Anyone who has ever listened to a true crime podcast, caught an episode of Law & Order, or gone down a Wikipedia rabbit hole researching an infamous criminal knows that serial killers have a knack for leaving "signatures" on their crimes. They typically have a very specific M.O. and are seemingly unable to stray from their preset patterns, which often makes tracking them down a bit easier. So, when someone begins terrorizing an entire state at random, with no discernible M.O. for investigators to pick up on, it's an absolute nightmare situation for the police and public alike.
That's what happened in Los Angeles and San Francisco for most of 1985, when the so-called Night Stalker, Richard Ramirez, embarked on a crime spree that included murder, sexual assault, robbery, and carjacking, all committed with a variety of weapons and tactics on victims of all ages. Fortunately for the Golden State, he was ultimately captured in August 1985, after a wide-ranging investigation led by detectives Frank Salerno and Gil Carrillo that is detailed in the new Netflix docuseries, Night Stalker: The Hunt for a Serial Killer. Here's how Ramirez was finally captured, and what happened next for the remorseless killer.
How did the police catch Richard Ramirez?
Throughout 1985, investigators spent months tracking the Night Stalker's horrific crimes across California, but had been unable to identify him beyond a few eyewitness sketches and a shoe print found at multiple crime scenes. At the end of August, however, they uncovered a single fingerprint on the rearview mirror of a car he had stolen. That was enough to identify the Night Stalker as then-25-year-old Richard Ramirez, who was already in the system for several past drug and traffic violations. From there, police were able to release a mugshot from one of those previous arrests, enabling the public to aid in the search.
Indeed, within just a few days, on August 31, Ramirez was recognized in an L.A. liquor store, where he saw his photo on the front page of a newspaper, according to news reports at the time. While fleeing the store, he was chased by a group of bystanders; after an hourlong pursuit, they caught up to Ramirez and beat him until police arrived.
What happened at the Night Stalker's trial?
Ramirez's trial began in Los Angeles at the end of July 1988 and concluded more than a year later. Throughout, Ramirez, a self-proclaimed Satanist, showed no remorse and often engaged in erratic behavior, including flashing a pentagram drawn on his palm and yelling, "Hail Satan," calling the judge expletives, and using reflective objects to shine light into witnesses' eyes, the L.A. Times reported at the time. Additionally, at the very beginning of the trial, Ramirez reportedly threatened to smuggle a gun into the courtroom to shoot the prosecutor and others in attendance; the threat was believed to be linked to the introduction of a metal detector outside the courtroom.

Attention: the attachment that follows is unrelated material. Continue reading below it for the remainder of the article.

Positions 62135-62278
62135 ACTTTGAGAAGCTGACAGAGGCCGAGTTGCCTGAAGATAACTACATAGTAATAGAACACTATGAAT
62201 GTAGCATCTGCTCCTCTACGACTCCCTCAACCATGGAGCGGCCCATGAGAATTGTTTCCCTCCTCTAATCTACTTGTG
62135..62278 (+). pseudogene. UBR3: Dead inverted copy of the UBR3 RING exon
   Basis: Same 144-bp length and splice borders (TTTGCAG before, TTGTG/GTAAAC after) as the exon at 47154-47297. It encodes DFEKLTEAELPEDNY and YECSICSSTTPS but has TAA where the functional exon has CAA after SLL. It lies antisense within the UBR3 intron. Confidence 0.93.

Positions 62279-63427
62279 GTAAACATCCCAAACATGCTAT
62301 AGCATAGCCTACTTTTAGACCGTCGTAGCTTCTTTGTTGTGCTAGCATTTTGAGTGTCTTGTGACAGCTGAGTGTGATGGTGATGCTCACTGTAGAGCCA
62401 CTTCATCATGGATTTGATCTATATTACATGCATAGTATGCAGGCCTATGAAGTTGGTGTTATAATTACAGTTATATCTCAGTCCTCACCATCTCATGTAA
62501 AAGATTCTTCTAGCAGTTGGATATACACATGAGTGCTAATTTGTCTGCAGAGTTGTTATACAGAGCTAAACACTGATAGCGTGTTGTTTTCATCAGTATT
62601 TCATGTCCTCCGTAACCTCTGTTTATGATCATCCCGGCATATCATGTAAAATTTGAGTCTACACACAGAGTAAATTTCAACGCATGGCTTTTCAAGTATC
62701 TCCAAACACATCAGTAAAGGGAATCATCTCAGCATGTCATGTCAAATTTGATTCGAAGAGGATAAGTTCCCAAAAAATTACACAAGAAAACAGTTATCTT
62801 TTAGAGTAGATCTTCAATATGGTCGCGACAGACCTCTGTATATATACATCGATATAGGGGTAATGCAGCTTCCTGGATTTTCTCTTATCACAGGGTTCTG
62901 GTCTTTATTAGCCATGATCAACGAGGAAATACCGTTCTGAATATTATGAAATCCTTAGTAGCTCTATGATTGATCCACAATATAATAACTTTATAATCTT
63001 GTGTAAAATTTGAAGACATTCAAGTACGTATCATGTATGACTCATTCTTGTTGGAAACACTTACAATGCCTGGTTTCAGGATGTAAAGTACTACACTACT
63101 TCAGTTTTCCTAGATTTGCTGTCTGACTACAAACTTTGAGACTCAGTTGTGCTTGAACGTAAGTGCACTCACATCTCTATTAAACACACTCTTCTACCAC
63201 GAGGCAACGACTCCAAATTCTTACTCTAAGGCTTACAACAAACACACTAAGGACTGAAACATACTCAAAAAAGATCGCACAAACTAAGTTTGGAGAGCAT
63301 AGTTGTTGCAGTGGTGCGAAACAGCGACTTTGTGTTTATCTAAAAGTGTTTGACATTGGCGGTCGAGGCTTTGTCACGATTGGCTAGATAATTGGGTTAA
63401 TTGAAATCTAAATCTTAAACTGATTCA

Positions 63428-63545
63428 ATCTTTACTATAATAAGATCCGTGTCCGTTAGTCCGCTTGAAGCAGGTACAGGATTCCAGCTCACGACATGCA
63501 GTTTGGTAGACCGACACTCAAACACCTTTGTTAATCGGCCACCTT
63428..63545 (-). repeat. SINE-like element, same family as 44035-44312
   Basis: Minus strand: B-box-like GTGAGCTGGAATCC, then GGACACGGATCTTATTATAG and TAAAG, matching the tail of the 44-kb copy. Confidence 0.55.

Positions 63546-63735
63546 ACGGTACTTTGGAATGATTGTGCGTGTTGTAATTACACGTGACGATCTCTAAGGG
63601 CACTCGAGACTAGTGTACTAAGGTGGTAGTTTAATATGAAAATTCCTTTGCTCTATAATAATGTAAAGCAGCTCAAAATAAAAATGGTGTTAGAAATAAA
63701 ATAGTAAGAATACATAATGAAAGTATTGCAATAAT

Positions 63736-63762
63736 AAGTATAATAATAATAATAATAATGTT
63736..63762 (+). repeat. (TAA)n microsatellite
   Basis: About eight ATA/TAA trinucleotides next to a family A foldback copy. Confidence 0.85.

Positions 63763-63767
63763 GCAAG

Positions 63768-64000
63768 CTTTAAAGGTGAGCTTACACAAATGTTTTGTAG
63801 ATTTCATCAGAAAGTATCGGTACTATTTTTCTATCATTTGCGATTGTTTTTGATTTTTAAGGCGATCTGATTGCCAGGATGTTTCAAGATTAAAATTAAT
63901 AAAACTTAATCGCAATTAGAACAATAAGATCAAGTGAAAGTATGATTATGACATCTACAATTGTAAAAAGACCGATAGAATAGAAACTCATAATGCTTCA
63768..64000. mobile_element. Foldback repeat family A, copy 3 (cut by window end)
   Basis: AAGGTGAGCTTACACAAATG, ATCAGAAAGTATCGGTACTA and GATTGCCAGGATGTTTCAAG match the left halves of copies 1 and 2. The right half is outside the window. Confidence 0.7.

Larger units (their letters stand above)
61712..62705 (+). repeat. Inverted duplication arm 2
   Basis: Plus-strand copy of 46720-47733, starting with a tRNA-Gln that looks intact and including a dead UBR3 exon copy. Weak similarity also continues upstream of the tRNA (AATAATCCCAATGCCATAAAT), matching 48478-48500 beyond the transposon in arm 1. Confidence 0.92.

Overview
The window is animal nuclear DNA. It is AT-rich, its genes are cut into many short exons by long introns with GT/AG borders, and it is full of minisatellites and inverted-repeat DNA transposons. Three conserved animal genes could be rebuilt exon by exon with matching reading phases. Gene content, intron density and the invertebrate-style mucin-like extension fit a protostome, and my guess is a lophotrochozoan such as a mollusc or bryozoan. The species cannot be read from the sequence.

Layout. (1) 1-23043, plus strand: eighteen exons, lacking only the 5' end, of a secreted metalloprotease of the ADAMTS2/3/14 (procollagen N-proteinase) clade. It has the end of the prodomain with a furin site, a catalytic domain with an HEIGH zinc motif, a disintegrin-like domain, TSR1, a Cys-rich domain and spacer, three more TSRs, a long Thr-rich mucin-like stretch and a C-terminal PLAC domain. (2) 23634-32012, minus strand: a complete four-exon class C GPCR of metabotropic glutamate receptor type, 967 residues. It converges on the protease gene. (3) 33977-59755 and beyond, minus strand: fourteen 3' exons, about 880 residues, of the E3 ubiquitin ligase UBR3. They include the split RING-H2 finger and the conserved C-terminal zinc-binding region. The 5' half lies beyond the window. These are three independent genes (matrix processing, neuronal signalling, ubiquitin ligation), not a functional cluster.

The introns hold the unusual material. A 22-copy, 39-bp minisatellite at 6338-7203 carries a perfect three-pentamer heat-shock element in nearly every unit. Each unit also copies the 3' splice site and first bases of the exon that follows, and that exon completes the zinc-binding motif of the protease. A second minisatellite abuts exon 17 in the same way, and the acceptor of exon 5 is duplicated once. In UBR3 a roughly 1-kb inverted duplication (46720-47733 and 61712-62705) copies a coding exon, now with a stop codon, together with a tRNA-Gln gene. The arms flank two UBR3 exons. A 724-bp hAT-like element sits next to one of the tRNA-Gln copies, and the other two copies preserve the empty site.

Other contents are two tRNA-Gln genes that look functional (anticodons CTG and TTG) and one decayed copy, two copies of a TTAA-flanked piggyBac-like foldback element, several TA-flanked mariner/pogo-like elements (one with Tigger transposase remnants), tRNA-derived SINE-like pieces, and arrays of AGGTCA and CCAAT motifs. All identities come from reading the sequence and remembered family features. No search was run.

After a year's worth of witnesses testified and exhibits were presented, the jury reportedly deliberated for 22 days. Though that process was interrupted by the shocking murder of one juror—a crime ultimately found to have no ties to Ramirez—the jury eventually found Ramirez guilty of all 43 crimes for which he had been charged, including 13 counts of murder.
In November 1989, he was sentenced to death. Upon his sentencing, Ramirez reportedly vowed that he would be avenged and said, "You don't understand me. You are not expected to. You are not capable of it. I am beyond your experience."
Where was Richard Ramirez imprisoned?
After his sentencing, Ramirez was sent to live on death row at California's notorious San Quentin State Prison. During this time, he reportedly maintained correspondence with several fans, and eventually married one, magazine editor Doreen Lioy, in 1996.
Due to California's extensive appeals process, Ramirez ultimately died of natural causes, rather than the death penalty, while awaiting the results of multiple pending appeals. He died in a nearby hospital in June 2013, at the age of 53, due to complications from B-cell lymphoma, according to the coroner's report. Ramirez was also found to have several other health conditions, including hepatitis C and chronic substance abuse, stemming from drug use prior to his imprisonment.
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